For close to 30 years, registered nurse Christene Moss and retired pharmacist T.A. Sims have represented southeast Fort Worth on the local school board.
For more than 20 of those years, both argued passionately to elect an African-American or Latino trustee as board president.
Those barriers were eventually broken. But when Moss ran for the presidency again this week, with support from two Anglo trustees, Sims dodged voting and she lost.
"Sometimes you feel like you're right back where you started," Moss said Thursday.
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In a fascinating game of political crisscross at Tuesday's meeting, first Moss and then Trustee Cinto Ramos were nominated for president but lost by one vote because another minority trustee abstained.
Eventually, the board voted to keep President Tobi Jackson, an Eastern Hills resident and youth agency administrator facing re-election next year in her east side district. She is Anglo.
In the past year, Jackson has faced a series of controversies. The noisiest involves a sixth-grade health lesson that includes transgender and sexual orientation.
But the more serious discussion involved her role in weakening a strong ethics policy and connections between her youth agency and the district's multi-million-dollar tax collection contractor, the Austin-based law firm of Linebarger Goggan Blair & Sampson.
None of the three board votes Tuesday followed the race or color lines of past votes.
Each time, Trustees Ashley Paz and Norm Robbins, both Anglo and backers of a stronger ethics code, supported first Moss and then Ramos to replace Jackson.
After Sims abstained, Moss lost by one vote, 4-4.
Then, Trustee Anael Luebanos abstained and Ramos lost by one vote, 4-4.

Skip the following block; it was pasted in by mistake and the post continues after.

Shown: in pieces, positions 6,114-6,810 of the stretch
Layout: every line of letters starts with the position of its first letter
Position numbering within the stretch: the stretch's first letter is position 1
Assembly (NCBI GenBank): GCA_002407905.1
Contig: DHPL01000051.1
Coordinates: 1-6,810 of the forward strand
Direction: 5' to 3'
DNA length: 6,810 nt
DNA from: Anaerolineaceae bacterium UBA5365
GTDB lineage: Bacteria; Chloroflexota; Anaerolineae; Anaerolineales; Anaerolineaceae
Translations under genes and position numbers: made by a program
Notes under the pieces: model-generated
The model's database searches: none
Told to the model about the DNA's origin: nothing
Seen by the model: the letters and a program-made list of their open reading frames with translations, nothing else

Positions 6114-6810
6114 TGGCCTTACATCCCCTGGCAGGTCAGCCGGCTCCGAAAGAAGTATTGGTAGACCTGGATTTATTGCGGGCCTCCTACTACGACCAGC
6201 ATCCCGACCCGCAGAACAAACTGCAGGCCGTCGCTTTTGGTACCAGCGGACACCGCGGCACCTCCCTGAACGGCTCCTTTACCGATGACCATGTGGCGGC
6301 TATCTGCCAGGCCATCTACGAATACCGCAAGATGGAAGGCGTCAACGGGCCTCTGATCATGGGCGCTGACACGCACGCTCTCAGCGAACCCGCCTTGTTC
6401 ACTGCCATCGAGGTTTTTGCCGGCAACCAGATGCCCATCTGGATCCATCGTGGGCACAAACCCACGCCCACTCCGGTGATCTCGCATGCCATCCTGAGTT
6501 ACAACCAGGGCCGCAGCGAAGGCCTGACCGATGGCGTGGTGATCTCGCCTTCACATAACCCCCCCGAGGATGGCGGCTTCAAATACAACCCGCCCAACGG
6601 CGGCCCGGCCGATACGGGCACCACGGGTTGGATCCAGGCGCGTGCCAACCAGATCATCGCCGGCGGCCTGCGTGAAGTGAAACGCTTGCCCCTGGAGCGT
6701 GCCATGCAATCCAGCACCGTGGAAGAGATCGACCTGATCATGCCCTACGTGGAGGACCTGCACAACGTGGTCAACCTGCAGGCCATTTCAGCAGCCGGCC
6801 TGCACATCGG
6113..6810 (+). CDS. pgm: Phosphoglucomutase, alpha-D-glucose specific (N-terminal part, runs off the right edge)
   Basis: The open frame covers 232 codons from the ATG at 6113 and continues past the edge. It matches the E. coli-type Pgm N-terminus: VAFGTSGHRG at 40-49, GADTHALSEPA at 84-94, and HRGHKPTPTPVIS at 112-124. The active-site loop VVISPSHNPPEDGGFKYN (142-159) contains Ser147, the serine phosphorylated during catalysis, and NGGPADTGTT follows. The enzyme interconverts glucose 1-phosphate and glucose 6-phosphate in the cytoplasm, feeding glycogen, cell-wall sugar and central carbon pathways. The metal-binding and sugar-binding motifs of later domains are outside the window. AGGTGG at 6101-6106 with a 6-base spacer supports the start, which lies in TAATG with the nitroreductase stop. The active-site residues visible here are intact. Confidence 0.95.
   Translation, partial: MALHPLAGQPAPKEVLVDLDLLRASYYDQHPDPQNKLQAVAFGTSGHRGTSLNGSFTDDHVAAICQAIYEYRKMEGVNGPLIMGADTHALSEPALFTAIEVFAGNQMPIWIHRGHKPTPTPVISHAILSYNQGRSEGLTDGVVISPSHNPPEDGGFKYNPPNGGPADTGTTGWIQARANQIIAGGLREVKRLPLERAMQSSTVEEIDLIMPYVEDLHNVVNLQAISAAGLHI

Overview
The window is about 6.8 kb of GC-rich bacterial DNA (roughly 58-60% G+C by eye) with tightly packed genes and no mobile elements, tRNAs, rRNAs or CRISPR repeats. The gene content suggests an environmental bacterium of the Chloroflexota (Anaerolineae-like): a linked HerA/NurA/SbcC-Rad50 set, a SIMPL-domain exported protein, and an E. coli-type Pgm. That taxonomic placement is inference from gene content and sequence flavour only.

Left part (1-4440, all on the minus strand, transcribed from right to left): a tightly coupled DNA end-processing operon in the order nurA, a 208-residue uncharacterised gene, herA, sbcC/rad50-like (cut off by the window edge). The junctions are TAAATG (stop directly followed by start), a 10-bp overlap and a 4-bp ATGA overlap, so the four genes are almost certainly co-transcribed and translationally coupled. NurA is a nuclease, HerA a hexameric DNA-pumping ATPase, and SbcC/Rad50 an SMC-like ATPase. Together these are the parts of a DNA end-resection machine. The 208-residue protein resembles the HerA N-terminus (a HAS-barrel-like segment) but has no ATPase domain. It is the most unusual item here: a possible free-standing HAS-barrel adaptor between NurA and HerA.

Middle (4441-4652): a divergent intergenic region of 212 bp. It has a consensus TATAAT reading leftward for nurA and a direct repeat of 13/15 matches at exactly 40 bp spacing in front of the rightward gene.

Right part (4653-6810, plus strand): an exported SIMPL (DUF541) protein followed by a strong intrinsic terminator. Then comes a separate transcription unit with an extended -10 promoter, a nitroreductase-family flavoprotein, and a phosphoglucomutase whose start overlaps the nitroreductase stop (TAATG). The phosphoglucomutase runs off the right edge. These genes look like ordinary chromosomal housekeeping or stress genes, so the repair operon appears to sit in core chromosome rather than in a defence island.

Trustees then elected Jackson 5-4, with Trustees Judy Needham and Ann Sutherland joining Luebanos and Sims.
(Luebanos received a $1,500 campaign contribution last year from Linebarger Goggan.)
Sims said Thursday he encouraged keeping Jackson as president because Ramos was president for two years in 2015-2017, "so I felt like it was only fair for her to do two years."
Moss said Thursday she ran for the presidency because "I want to get back to where we include all board members in decisions. The board president is supposed to be just one vote."
Paz, a frequent Jackson critic last year when the ethics code was thinned, said she supported Moss and Ramos because Jackson is "micromanaging" district administrators and overstepping legal boundaries past her role as the moderator for a board of nine trustees.
Electing Moss, already president of the Texas Caucus of Black School Board Members, would have emphasized the district and city's commitment to citywide racial equity, Paz said.
(Moss grew up in the Lake Como neighborhood on the west side but now represents Stop Six.)
"She could have brought us more stability," Paz said.
"We've been in the news a lot for board issues."
Fixing that is now up to Jackson.